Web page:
Their stunning, larger-than-life theatrical circus performances are renowned the world over and they have even worked with Beyonce and Take That – however, very few people in their home countries know about the Cornish company Incandescence.
What started as a dream for a little girl from Sennen after seeing a trapeze artist at Cornish Flambards theme park has grown into a hugely successful business that brings hundreds of thousands of pounds into the Cornish economy – although it does has never organized shows in its own territory.
Incandescence’s productions skillfully blend world-class circus performances with beautiful dance choreography, memorable theater characters and stunning costumes to eclectic and diverse sheet music, creating unique performances.
I saw, reviewed and was blown away by Incandescence’s first marquee show in Penzance in 2004, but they have been so successful overseas since then that another Cornish show has never been possible , which is a great shame because it’s the kind of breathtaking show that redefines the word ‘circus’. And it’s a local talent we should cry out about.
The company has been producing and touring circus productions nationally and internationally for 19 years in over 50 different countries around the world from its family headquarters located in the Trewellard Industrial Estate in Pendeen, near Penzance.
Highlights include creating a site-specific show in a Thai jungle, a crane show in Egypt for Beyonce’s I Am… tour, a personalized show on a lighthouse at sea and being the first company to dare to visit 34 people and two tons of freight through Bolivia.
Incandescence founder Satya Lapham said: “It was an epic adventure. We performed in front of over 27,000 Bolivians, held workshops and free performances in local orphanages and were able to perform in La Paz, one of the most beautiful mountain towns in the world. Which at this altitude created a whole host of issues with altitude sickness and the need to have oxygen masks on the side of the stage for performers – this is certainly not a normal tour .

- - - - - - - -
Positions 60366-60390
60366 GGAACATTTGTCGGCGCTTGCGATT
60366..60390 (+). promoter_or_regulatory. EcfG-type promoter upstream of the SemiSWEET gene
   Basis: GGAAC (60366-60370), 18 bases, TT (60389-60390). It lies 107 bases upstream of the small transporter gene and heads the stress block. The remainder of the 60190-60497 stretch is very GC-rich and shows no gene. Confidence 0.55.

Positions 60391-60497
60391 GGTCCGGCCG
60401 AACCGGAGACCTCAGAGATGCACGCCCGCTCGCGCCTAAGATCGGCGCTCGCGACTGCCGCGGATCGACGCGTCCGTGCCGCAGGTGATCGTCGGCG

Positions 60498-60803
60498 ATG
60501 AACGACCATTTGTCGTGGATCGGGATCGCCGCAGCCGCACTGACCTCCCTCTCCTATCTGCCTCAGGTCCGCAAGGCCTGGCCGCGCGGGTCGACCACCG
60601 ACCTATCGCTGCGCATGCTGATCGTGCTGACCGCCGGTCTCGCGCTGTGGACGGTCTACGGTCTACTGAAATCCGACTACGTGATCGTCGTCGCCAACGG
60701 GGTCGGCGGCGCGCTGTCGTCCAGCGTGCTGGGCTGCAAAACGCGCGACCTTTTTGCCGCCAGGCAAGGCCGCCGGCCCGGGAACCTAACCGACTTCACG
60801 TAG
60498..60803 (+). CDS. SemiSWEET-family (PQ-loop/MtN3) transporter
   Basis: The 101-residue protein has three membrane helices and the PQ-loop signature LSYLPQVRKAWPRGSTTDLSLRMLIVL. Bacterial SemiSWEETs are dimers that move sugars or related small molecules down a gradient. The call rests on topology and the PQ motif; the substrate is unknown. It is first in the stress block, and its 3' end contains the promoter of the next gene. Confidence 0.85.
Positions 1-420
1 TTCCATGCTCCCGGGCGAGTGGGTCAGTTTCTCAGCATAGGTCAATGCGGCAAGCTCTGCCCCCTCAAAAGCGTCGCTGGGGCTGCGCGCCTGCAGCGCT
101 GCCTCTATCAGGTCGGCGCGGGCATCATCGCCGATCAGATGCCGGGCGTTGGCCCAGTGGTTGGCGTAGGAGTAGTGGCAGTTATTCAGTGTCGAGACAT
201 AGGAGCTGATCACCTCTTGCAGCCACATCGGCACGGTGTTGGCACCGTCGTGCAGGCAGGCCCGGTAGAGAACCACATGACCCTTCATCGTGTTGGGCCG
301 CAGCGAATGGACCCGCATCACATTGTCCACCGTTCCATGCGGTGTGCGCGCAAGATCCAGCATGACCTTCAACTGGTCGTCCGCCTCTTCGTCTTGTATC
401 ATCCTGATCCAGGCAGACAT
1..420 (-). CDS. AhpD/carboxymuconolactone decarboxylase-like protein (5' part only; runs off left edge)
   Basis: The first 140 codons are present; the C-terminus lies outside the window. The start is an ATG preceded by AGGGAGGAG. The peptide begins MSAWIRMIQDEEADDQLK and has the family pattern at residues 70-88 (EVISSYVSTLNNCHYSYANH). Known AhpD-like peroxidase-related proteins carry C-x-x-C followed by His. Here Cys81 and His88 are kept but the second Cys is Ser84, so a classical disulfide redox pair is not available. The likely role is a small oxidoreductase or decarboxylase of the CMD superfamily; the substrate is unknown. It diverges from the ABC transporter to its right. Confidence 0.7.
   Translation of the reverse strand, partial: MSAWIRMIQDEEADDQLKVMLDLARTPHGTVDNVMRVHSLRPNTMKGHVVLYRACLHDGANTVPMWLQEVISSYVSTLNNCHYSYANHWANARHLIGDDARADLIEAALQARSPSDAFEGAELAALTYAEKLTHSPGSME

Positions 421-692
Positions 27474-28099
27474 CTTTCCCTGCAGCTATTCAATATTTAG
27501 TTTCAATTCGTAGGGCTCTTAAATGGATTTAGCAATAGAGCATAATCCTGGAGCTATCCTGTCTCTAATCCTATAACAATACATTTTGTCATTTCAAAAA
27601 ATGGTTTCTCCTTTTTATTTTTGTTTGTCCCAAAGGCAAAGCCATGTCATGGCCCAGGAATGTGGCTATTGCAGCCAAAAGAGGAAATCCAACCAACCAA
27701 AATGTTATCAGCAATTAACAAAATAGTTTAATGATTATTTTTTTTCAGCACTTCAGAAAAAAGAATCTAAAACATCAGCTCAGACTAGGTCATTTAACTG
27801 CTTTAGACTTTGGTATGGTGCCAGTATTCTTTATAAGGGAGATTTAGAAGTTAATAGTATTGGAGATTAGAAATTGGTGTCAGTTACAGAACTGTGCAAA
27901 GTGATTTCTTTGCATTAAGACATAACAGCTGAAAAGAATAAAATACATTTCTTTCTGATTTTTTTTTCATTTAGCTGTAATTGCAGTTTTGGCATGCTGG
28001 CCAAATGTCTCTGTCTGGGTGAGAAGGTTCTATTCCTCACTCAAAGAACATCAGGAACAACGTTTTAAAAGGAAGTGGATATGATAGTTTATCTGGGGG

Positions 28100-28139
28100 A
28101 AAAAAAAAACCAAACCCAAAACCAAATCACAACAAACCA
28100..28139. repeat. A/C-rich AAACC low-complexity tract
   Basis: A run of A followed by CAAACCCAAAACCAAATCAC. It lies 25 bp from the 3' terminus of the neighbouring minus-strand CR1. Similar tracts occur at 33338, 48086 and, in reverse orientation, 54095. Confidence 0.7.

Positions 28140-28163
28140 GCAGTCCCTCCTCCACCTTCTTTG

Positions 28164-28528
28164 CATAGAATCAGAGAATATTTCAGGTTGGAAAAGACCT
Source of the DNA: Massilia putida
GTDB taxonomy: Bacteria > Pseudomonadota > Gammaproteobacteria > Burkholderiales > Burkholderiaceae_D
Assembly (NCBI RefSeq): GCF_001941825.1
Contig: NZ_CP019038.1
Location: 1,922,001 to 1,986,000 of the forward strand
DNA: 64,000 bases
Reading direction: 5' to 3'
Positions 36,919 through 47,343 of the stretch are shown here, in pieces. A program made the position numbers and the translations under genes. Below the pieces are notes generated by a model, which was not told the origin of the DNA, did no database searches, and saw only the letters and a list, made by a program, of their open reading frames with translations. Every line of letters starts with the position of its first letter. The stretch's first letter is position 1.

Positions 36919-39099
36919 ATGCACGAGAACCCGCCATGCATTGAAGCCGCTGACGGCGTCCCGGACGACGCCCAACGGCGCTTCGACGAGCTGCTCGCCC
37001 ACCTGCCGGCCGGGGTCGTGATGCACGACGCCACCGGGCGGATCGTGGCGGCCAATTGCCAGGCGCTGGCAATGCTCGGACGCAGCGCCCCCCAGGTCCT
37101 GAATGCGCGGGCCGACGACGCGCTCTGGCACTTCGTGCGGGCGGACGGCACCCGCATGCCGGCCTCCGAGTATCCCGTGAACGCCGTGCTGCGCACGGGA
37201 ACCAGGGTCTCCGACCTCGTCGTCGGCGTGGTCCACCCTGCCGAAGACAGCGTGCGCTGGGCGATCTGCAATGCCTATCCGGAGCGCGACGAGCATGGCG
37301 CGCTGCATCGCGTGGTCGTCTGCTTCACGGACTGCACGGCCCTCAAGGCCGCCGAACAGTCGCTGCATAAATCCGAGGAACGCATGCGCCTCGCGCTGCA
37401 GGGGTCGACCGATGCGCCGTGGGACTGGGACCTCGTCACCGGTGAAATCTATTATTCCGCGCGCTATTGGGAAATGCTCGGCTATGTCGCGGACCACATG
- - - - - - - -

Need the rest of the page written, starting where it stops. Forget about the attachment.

Satya described how a childhood dream came true for a girl raised in a Sennen council estate.
“My mother was a science teacher and my father had been a mountain and climbing guide. So my earliest childhood memories hung from the ropes on the cliffs of Land’s End. When I was nine, I saw my first aerial artist perform on a trapeze at Flambards theme park. I was fascinated and wrote to the circus to ask if I could join the theme. I never heard back… so I guess that was the start of my dream of being a flying trapeze artist.
Satya started and developed a community performance group called Pyromaniacs when she was just 15 with the help of her mother and best friend Ben Smith.
“The group had a team of 15 local people and we created fire and pyro shows which we presented at Glastonbury, T in the Park, Run to the Sun, Surfers Against Sewage’s Ball and Golowan.”
The team has grown to include Rosudgeon’s Bindle Jones, Liam Norris, a boy from Newlyn who has now become a very successful photographer in London, London artist Laura Buzzard and Fleur Davison, Satya’s sister-in-law who directs now the company with it from the industrial area of Trewellard.
The troupe moved from Cornwall to Bristol to train because, as Satya says, “back then, if you weren’t born into a circus family, it wasn’t very easy to become a trapeze artist and there were only a few circus training spaces in the country. all the countries”.